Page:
Manning testified he first tried to take the documents to the Washington Post, and received no interest. Then, he took them to the public editor at the New York Times, again he was met with indifference. He had been following WikiLeaks and decided to leak the documents through that outlet. He uploaded the Iraq and Afghanistan War Diaries from a Barnes and Noble in Rockville, MD on February 3, 2010. He told Wikileaks that the documents had
“already been sanitized of any source identifying information. You might need to sit on this information – perhaps 90 to 100 days to figure out how best to release such a large amount of data and to protect its source. This is possibly one of the more significant documents of our time removing the fog of war and revealing the true nature of twenty-first century asymmetric warfare. Have a good day.”
After taking this action Manning “felt this sense of relief by them having it. I felt I had accomplished something that allowed me to have a clear conscience based upon what I had seen and read about and knew were happening in both Iraq and Afghanistan every day.”
The Collateral Murder Video: Dehumanized Bloodlust
The document that set off the public chain of events is what has become known as the “Collateral Murder” video showing the US killing Iraqi civilians, including two Reuters journalists. Manning says “I did not consider the video very special, as I have viewed countless other war porn type videos depicting combat.” Other veterans have made the same point; these types of conflicts in Iraq were more common than rare.
When troops were discussing the video Manning did not participate but instead went online to research the event. When he discovered that Reuters had submitted a FOIA request but the government was not providing a copy, Manning was disturbed that they “would not voluntarily release the video.”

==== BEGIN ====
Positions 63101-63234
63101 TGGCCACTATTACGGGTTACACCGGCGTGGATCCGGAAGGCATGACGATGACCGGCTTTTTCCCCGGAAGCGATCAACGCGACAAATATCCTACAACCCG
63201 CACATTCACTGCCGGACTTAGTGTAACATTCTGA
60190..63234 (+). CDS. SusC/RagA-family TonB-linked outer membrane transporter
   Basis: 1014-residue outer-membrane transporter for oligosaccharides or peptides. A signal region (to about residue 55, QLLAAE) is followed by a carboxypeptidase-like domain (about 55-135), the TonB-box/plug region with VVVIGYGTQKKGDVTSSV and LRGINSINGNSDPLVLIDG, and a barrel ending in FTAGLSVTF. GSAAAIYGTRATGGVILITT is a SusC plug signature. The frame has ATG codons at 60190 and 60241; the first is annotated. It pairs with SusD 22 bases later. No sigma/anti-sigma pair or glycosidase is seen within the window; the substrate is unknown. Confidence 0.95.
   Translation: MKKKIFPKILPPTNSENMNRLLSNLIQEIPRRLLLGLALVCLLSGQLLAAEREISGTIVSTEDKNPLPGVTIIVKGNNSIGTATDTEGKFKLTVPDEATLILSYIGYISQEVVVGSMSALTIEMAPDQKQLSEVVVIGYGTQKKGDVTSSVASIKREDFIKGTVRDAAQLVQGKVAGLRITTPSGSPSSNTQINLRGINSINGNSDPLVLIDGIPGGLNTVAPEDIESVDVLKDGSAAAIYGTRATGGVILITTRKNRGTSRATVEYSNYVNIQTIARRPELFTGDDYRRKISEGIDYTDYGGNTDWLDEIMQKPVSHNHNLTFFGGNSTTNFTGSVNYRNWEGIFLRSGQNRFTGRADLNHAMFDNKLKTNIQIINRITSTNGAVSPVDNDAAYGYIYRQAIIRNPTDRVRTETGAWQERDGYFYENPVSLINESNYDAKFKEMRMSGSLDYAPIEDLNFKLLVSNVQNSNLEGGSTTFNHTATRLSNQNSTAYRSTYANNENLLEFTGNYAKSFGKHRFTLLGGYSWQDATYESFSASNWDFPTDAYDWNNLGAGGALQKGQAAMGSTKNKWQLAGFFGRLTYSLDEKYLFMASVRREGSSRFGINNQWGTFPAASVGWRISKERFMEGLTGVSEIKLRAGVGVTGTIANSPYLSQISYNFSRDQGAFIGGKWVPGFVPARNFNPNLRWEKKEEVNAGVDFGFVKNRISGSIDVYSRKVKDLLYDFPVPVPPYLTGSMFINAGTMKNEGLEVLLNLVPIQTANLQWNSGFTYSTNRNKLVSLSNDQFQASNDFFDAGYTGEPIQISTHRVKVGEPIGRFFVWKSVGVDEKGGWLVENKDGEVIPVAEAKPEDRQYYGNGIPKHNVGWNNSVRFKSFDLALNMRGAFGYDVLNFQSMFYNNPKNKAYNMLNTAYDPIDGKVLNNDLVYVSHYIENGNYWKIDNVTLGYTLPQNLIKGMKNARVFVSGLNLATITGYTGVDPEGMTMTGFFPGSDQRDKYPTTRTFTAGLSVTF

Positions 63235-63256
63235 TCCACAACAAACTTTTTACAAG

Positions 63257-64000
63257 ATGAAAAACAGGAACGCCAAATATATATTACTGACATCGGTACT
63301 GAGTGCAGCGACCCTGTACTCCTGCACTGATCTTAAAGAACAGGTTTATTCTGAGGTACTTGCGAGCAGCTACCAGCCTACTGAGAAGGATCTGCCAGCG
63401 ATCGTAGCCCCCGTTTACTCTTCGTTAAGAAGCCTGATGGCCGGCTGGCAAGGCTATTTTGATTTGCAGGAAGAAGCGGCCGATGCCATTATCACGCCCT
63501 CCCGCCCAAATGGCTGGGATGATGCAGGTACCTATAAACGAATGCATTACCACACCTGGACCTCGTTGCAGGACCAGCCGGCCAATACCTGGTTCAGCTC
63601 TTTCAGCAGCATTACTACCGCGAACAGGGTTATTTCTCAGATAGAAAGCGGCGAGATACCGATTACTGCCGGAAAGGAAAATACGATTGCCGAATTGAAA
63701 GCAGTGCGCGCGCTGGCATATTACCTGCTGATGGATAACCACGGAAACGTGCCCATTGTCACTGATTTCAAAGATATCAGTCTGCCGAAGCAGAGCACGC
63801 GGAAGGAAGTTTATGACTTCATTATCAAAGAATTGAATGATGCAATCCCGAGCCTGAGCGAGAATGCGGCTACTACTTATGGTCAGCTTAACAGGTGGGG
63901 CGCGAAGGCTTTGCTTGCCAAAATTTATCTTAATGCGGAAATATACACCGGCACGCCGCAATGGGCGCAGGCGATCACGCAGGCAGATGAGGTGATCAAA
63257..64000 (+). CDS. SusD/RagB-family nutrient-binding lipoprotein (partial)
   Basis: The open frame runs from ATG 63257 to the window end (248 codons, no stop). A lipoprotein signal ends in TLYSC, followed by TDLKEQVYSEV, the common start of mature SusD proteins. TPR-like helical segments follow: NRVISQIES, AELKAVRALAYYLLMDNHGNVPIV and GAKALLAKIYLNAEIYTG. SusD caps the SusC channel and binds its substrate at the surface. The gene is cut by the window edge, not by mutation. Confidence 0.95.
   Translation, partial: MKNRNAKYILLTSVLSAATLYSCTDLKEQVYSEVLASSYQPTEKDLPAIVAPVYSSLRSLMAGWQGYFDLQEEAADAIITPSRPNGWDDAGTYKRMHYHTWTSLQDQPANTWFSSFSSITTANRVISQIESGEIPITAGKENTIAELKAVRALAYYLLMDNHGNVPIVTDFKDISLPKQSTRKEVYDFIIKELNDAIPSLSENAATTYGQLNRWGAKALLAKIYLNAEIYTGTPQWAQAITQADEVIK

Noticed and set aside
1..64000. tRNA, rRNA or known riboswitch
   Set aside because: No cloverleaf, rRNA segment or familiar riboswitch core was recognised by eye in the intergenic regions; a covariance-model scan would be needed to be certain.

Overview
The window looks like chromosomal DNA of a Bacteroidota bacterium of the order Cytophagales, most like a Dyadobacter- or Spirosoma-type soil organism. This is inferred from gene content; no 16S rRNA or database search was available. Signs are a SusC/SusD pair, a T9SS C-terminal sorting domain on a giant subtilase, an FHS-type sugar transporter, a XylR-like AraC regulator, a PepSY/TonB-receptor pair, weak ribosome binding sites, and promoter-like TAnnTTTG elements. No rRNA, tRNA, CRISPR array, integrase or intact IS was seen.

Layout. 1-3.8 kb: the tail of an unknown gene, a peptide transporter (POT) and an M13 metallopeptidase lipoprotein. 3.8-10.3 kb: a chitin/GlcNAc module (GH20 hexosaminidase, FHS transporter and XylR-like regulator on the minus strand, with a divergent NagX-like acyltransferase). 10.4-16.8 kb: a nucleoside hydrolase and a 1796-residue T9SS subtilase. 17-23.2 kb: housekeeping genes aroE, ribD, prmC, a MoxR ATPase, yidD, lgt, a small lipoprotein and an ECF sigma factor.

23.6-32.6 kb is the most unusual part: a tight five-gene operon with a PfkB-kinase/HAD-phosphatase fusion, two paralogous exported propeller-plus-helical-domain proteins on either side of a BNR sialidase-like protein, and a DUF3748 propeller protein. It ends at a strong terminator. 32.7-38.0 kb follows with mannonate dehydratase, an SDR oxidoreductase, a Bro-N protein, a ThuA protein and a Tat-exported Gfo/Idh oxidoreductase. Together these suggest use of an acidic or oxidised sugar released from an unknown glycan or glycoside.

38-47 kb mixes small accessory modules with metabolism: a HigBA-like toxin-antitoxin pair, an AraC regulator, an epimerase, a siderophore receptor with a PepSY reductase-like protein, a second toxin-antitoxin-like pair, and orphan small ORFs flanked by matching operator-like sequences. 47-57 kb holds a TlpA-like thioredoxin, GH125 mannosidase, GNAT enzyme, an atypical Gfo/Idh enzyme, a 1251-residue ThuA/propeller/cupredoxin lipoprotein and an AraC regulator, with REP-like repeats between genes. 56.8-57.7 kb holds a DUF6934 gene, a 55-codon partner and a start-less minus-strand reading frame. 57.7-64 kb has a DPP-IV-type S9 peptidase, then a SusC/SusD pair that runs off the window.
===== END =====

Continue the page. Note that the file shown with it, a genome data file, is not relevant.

This video brought out a lot of the concerns with the way the US military operated. He was upset with the killing of ‘good Samaritans’ who had come to the scene to try and save lives after the initial shooting. He described US troops acting with “delightful bloodlust” and how they “dehumanized the individuals” and did “not value human life.” The soldiers congratulated each other for their “ability to kill in large numbers” even when they were killing someone who was “attempting to crawl to safety.” He saw the soldiers treating humans as “similar to a child torturing ants with a magnifying glass.”
When it was evident there were children on the scene, once again the US “crew exhibits no remorse” and blames the Good Samaritans for “bringing their kid's into a battle.”
The Collateral Murder video also provided an opportunity to see how badly the corporate media reports on these situations. His research brought him to Washington Post writer, David Finkle’s book “The Good Soldier.” As Manning read Finkel’s account it was quickly evident to Manning that Finkle had the video as he quoted verbatim the communications of the aerial crew. Manning “was aghast at Mr. Finkel's portrayal of the incident.” Finkel concluded the attack was “justified as 'payback.'”
“He saw the soldiers treating humans as ‘similar to a child torturing ants with a magnifying glass.’”
Manning was particularly disturbed by the final portion of Finkel’s writing where he describes an injured Iraqi lifting two fingers toward a soldier in a common Iraqi sign of friendship, but “instead of assisting him, the soldier makes an obscene gesture extending his middle finger.” The individual goes on to die and Manning puts himself in the Iraqi’s shoes thinking his final act was an act of friendship only to be returned by a crude sign of unfriendliness. Manning says this “burdens me emotionally.”
Manning hoped the release of the video would cause concern and discussion:
“I hoped that the public would be as alarmed as me about the conduct of the aerial weapons team crew members. I wanted the American public to know that not everyone in Iraq and Afghanistan are targets that needed to be neutralized, but rather people who were struggling to live in the pressure cooker environment of what we call asymmetric warfare. After the release I was encouraged by the response in the media and general public, who observed the aerial weapons team video. As I hoped, others were just as troubled-- if not more troubled that me by what they saw.”